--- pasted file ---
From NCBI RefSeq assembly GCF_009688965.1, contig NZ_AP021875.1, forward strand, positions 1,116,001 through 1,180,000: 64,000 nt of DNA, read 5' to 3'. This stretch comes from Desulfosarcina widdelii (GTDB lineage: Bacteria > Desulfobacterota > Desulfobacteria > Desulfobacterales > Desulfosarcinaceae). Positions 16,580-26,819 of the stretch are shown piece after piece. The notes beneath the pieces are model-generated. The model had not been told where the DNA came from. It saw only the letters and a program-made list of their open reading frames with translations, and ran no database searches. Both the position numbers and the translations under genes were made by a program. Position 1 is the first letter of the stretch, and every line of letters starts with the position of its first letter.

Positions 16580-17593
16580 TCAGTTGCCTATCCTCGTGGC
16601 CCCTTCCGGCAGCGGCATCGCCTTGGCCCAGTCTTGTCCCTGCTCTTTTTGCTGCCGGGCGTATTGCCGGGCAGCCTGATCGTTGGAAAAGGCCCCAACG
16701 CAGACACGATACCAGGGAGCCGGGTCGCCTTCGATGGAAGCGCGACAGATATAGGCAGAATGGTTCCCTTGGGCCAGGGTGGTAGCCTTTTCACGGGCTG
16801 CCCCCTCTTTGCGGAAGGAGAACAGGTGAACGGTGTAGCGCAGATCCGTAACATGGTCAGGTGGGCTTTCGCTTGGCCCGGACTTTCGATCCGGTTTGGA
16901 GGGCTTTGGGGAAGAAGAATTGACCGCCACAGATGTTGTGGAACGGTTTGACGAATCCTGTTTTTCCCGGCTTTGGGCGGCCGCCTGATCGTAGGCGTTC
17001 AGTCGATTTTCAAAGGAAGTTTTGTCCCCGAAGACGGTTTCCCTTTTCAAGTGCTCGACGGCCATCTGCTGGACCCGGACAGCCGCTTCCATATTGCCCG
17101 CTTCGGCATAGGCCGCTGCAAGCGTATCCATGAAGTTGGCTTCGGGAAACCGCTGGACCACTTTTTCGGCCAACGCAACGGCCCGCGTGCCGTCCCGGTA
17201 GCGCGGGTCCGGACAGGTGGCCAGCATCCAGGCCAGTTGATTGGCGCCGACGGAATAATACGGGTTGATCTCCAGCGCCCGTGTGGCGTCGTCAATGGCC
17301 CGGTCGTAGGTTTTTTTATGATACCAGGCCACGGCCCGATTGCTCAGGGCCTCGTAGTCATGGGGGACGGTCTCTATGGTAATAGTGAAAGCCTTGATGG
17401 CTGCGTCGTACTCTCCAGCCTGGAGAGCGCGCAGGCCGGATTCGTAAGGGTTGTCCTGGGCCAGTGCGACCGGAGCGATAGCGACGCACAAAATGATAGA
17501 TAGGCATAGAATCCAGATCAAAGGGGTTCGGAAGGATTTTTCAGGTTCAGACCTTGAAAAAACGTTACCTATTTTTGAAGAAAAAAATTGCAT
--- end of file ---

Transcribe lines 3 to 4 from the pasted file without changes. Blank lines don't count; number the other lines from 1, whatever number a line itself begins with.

16580 TCAGTTGCCTATCCTCGTGGC
16601 CCCTTCCGGCAGCGGCATCGCCTTGGCCCAGTCTTGTCCCTGCTCTTTTTGCTGCCGGGCGTATTGCCGGGCAGCCTGATCGTTGGAAAAGGCCCCAACG